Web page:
James Barrett Reston (November 3, 1909 – December 6, 1995), nicknamed "Scotty", was a prominent American journalist whose career spanned the mid 1930s to the early 1990s. Associated for many years with The New York Times, he became perhaps the most powerful, influential, and widely-read journalist of his era.
- Europe has a press that stresses opinions; America a press, radio, and television that emphasize news.
- The President and the Press, The Artillery of the Press (1966).
- People are always dying in the Times who don't seem to die in other papers, and they die at greater length and maybe even with a little more grace.
- New Leader (The New York Times, Jan. 7, 1963).
- The rising power of the United States in world affairs ... requires, not a more compliant press, but a relentless barrage of facts and criticism.... Our job in this age, as I see it, is not to serve as cheerleaders for our side in the present world struggle but to help the largest possible number of people to see the realities of the changing and convulsive world in which American policy must operate.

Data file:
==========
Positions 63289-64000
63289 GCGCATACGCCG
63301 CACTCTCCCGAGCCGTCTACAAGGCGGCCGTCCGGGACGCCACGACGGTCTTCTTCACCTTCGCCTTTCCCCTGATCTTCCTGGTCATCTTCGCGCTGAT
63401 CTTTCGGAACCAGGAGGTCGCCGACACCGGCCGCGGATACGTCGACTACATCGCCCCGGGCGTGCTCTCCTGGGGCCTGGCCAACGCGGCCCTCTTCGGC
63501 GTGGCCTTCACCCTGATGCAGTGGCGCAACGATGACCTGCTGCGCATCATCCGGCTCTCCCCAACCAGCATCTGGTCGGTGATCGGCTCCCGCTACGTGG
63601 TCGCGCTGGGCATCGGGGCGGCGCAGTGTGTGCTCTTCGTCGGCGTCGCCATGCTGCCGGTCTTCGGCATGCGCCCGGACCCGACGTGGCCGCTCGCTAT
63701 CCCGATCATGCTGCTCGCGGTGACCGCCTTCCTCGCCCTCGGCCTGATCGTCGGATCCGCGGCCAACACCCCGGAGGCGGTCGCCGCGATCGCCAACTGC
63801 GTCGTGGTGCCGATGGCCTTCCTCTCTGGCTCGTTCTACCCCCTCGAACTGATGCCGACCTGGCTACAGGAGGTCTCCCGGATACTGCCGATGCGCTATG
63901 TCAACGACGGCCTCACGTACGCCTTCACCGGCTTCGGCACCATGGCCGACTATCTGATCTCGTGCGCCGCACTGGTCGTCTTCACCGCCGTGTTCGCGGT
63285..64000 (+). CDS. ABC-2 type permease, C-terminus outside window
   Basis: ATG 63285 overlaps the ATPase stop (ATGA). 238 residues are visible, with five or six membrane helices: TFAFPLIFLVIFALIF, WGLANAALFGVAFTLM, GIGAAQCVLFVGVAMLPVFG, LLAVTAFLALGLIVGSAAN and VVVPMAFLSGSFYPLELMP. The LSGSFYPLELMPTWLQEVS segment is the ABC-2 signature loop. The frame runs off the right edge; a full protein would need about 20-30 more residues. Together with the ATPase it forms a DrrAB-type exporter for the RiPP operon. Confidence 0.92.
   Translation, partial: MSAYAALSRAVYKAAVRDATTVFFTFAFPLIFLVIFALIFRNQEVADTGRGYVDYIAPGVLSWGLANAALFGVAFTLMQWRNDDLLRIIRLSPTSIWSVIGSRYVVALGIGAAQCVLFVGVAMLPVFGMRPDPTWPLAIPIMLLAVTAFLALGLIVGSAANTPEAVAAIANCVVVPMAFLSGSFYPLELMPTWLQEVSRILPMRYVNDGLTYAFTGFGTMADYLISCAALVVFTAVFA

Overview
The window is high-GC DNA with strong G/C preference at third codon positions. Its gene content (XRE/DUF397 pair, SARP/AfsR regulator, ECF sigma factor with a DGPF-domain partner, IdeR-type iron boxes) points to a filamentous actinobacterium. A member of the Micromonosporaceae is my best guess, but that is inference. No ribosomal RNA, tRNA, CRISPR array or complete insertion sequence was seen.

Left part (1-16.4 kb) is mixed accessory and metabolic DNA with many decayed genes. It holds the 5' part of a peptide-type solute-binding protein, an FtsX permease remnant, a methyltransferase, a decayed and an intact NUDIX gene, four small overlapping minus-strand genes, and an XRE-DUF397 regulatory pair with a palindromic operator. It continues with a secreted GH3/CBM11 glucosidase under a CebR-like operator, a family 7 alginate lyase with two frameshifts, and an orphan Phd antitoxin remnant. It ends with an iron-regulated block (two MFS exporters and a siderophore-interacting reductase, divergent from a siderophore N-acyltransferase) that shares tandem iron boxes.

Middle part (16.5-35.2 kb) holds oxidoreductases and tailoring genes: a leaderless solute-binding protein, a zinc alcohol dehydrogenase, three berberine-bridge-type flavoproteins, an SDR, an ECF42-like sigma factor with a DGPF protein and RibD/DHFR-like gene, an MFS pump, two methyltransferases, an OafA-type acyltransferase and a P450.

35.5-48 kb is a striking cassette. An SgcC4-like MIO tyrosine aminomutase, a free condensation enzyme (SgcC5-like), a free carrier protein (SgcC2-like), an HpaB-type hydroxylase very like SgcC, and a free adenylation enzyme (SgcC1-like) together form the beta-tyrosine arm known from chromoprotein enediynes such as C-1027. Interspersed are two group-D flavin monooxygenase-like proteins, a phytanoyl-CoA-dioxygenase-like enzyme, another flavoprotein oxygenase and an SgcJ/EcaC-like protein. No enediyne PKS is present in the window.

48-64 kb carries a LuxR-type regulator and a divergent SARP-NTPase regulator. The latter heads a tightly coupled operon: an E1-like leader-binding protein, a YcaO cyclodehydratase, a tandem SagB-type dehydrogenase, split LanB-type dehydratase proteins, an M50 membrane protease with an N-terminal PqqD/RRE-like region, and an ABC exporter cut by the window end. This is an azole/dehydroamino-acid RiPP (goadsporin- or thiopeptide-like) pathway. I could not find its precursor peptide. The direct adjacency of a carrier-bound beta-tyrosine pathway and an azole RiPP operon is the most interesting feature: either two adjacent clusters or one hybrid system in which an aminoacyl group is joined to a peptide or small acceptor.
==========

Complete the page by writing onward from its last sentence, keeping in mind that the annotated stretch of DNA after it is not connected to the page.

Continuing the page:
- The Artillery of the Press, introduction (1966).
- In foreign policy you have to wait twenty-five years to see how it comes out.
- International Herald Tribune (Paris, Nov. 18, 1991).
- He inherited some good instincts from his Quaker forebears but by diligent hard work, he overcame them. (on Nixon)
- Quoted in a March 12, 2000 article by Joe Sharkey in the New York Times
- "James Reston: The Insider's Journalist in the Service of Empire", Edward S. Herman, Fairness and Accuracy in Reporting's EXTRA